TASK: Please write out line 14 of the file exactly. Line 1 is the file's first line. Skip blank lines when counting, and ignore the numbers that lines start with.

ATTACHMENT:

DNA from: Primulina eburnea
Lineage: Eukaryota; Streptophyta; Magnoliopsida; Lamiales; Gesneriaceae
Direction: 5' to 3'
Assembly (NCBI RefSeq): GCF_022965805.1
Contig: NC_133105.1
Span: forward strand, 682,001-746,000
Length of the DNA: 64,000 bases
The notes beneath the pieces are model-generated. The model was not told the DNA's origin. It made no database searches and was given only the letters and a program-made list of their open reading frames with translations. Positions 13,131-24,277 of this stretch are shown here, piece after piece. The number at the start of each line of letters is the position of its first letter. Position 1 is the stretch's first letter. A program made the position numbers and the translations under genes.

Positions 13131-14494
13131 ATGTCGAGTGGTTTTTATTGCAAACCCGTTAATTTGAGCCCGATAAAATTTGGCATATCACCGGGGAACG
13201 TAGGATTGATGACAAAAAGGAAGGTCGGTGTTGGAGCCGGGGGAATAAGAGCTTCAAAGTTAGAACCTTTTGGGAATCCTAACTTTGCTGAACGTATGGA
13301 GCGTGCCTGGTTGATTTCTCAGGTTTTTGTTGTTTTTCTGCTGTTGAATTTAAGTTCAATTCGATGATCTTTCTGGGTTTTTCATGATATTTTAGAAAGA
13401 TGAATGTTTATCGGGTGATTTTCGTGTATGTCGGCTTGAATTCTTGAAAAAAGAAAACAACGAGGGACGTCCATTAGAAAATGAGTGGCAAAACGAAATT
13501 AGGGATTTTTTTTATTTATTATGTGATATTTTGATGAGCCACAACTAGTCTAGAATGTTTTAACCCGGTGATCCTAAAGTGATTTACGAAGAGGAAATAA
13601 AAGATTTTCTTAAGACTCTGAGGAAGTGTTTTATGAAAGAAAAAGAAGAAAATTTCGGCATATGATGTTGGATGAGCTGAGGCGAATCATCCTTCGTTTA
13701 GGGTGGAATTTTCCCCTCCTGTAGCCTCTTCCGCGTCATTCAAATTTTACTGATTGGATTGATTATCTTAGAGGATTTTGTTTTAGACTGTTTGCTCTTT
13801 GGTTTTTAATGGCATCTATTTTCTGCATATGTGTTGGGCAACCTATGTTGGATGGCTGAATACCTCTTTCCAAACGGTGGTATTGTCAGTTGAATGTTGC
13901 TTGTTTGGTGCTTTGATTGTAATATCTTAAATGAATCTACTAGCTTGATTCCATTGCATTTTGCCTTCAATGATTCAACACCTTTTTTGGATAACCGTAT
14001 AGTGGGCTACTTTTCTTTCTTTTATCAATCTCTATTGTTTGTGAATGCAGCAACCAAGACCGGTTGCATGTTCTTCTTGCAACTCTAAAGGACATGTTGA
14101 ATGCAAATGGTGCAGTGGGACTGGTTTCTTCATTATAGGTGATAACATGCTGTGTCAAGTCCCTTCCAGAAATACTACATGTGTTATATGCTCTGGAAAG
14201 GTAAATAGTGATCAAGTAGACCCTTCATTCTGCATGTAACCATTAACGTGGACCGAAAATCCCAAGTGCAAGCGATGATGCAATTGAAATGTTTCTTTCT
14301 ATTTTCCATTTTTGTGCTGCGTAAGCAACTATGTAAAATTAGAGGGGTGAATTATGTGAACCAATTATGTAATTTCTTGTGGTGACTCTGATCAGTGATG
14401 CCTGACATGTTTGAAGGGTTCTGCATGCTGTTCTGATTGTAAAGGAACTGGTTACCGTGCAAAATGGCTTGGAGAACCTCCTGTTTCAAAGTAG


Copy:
13501 AGGGATTTTTTTTATTTATTATGTGATATTTTGATGAGCCACAACTAGTCTAGAATGTTTTAACCCGGTGATCCTAAAGTGATTTACGAAGAGGAAATAA